Duties and Responsibilities of
Excerpt from the Pilot Training
Manual of the B-17 Flying Fortress
The navigator's job is to direct your
flight from departure to destination and return. He must know the exact
position of the airplane at all times.
Navigation is the art of determining geographic positions by means of
(a) pilotage, (b) dead reckoning, (c) radio, or (d) celestial navigation,
or any combination of these 4 methods. By any one or combination of
methods the navigator determines the position of the airplane in relation
to the earth.
Pilotage is the method of determining the airplane's position by visual
reference to the ground. The importance of accurate pilotage cannot
over-emphasized. In combat navigation, all bombing targets are approached
by pilotage, and in many theaters the route is maintained by pilotage.
This requires not merely the vicinity type, but pin-point pilotage. The
exact position of the airplane must be known not within 5 miles but within
¼ of a mile.
The navigator does this by constant reference to groundspeeds and ETA's
(estimated times of arrival) established for points ahead, the ground, and
to his maps and charts. During the mission, so long as he can maintain
visual contact with the ground, the navigator can establish these
pin-point positions so that the exact track of the airplane will be known
when the mission is completed.
Dead reckoning is the basis of all other types of navigation. For
instance, if the navigator is doing pilotage and computes ETA's for points
ahead, he is using dead reckoning.
Dead reckoning determines the position of the airplane at any given
time by keeping an account of the track and distance flown over the
earth's surface from the point of departure or last known position.
Dead reckoning can be subdivided into two classes:
- Dead reckoning as a result of a series of known positions
obtained by some other means of navigation.
For example, you, as pilot, start on a mission from London to
Berlin at 25,000 feet. For the first hour your navigator keeps track
by pilotage; at the same time recording the heading and airspeed which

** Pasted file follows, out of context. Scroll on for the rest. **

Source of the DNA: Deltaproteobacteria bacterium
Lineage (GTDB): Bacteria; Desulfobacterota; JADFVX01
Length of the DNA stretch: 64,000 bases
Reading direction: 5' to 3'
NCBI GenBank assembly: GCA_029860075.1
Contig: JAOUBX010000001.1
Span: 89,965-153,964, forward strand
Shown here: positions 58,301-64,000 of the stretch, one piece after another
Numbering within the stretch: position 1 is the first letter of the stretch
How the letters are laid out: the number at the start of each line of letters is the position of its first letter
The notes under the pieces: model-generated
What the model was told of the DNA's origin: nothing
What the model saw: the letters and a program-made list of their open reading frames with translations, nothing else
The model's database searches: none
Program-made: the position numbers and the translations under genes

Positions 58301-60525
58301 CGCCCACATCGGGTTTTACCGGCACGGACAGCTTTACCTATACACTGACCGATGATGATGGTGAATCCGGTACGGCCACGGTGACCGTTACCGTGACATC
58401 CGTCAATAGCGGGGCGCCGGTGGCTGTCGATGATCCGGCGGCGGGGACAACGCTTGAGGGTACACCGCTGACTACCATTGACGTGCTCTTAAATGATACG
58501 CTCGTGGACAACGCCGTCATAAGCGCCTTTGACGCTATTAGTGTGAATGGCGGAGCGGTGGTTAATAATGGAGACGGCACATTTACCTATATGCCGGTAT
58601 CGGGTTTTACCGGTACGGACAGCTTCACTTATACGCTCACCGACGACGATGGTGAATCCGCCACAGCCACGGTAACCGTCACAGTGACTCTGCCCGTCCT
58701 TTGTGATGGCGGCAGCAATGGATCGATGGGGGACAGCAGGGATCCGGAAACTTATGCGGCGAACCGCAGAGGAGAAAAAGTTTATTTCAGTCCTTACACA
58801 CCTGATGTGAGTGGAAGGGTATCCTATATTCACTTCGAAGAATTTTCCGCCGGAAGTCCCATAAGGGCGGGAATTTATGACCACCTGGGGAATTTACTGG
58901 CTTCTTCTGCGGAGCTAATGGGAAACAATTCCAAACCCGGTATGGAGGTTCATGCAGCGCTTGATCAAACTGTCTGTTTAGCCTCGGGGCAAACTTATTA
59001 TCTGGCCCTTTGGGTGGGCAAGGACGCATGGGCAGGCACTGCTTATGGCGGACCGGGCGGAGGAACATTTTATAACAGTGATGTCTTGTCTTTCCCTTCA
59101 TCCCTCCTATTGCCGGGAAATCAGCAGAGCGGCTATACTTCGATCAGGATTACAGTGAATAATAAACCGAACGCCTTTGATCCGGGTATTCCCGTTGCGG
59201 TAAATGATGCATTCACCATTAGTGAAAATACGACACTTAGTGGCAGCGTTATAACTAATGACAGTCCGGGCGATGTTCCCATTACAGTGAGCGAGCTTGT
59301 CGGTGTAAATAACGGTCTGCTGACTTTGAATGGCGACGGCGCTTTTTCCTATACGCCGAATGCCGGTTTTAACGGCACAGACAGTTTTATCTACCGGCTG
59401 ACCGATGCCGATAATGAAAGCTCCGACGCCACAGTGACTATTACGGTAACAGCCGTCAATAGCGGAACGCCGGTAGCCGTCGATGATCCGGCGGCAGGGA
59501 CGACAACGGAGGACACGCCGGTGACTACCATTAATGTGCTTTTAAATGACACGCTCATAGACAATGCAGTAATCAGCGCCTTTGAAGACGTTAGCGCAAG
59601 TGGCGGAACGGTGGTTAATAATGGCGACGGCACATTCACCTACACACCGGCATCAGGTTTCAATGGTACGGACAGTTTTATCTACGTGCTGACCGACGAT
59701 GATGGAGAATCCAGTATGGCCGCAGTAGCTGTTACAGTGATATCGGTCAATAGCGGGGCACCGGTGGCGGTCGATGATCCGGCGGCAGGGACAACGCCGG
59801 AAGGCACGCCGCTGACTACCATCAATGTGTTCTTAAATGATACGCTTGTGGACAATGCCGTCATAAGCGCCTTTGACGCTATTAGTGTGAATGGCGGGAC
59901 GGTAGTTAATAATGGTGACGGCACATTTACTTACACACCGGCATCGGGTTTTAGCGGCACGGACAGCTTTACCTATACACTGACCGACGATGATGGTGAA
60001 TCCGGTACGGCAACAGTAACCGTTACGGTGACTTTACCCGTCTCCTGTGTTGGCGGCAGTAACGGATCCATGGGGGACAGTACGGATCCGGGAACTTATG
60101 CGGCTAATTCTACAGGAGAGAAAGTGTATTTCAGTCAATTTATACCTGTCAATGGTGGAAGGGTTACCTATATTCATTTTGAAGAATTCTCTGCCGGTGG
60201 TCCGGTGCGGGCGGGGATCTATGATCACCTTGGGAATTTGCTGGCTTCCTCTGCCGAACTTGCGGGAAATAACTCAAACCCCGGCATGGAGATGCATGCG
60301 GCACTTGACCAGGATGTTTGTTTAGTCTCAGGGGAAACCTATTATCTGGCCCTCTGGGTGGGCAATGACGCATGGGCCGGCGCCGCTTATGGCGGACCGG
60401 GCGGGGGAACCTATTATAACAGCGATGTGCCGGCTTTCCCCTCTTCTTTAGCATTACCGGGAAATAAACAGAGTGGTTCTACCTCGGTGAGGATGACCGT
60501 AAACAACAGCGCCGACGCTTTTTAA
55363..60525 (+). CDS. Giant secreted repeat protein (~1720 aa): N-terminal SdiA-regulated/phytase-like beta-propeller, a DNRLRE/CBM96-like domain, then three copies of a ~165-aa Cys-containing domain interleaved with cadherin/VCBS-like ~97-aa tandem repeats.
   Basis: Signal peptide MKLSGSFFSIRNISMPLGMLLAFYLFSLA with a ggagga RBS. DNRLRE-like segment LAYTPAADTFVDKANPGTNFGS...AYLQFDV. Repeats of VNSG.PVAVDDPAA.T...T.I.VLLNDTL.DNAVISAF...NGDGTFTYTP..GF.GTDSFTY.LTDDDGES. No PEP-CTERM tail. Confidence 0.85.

you are holding. According to plan, at the end of the first hour the
airplane goes above the clouds, thus losing contact with the ground.
By means of dead reckoning from his last pilotage point, the navigator
is able to tell the position of the aircraft at any time. The first
hour's travel has given him the wind prevalent at altitude, and the
track and groundspeed being made. By computing track and distance from
the last pilotage point, he can always tell the position of the
airplane. When your airplane comes out of the clouds near Berlin, the
navigator will have a very close approximation of his exact position,
and will be able to pick up pilotage points quickly.
- Dead reckoning as a result of visual references other than
When flying over water, desert, or barren land, where no reliable
pilotage points are available, accurate DR navigation still can be
performed. By means of the drift meter the navigator is able to
determine drift, the angle between the heading of the airplane and its
track over the ground. The true heading of the airplane is obtained by
application of compass error to the compass reading. The true heading
plus or minus the drift (as read on the drift meter) gives the track
of the airplane. At a constant airspeed, drift on 2 or more headings
will give the navigator information necessary to obtain the wind by
use of his computer. Groundspeed is computed easily once the wind,
heading, and airspeed are known. So, by constant recording of true
heading, true airspeed, drift, and groundspeed, the navigator is able
to determine accurately the position of the airplane at any given
time. For greatest accuracy, the pilot must maintain constant courses
and airspeeds. If course or airspeed is changed, notify the navigator
so he can record these changes.
Radio navigation makes use of various radio aids to determine position.
The development of many new radio devices has increased the use of radio
in combat zones. However, the ease with which radio aids can be jammed, or
bent, limits the use of radio to that of a check on DR and pilotage. The
navigator, in conjunction with the radio man, is responsible for all radio
procedures, approaches, etc., that are in effect in the theater.
Celestial navigation is the science of determining position by
reference to 2 or more celestial bodies. The navigator uses a sextant,
accurate time, and many tables to obtain what he calls a line of position.
Actually this line is part of a circle on which the altitude of the
particular body is constant for that instant of time. An intersection of 2
or more of these lines gives the navigator a fix. These fixes can be
relied on as being accurate within approximately 10 miles. One reason for
inaccuracy is the instability of the airplane as it moves through space,
causing acceleration of the sextant bubble (a level denoting the
horizontal). Because of this acceleration, the navigator takes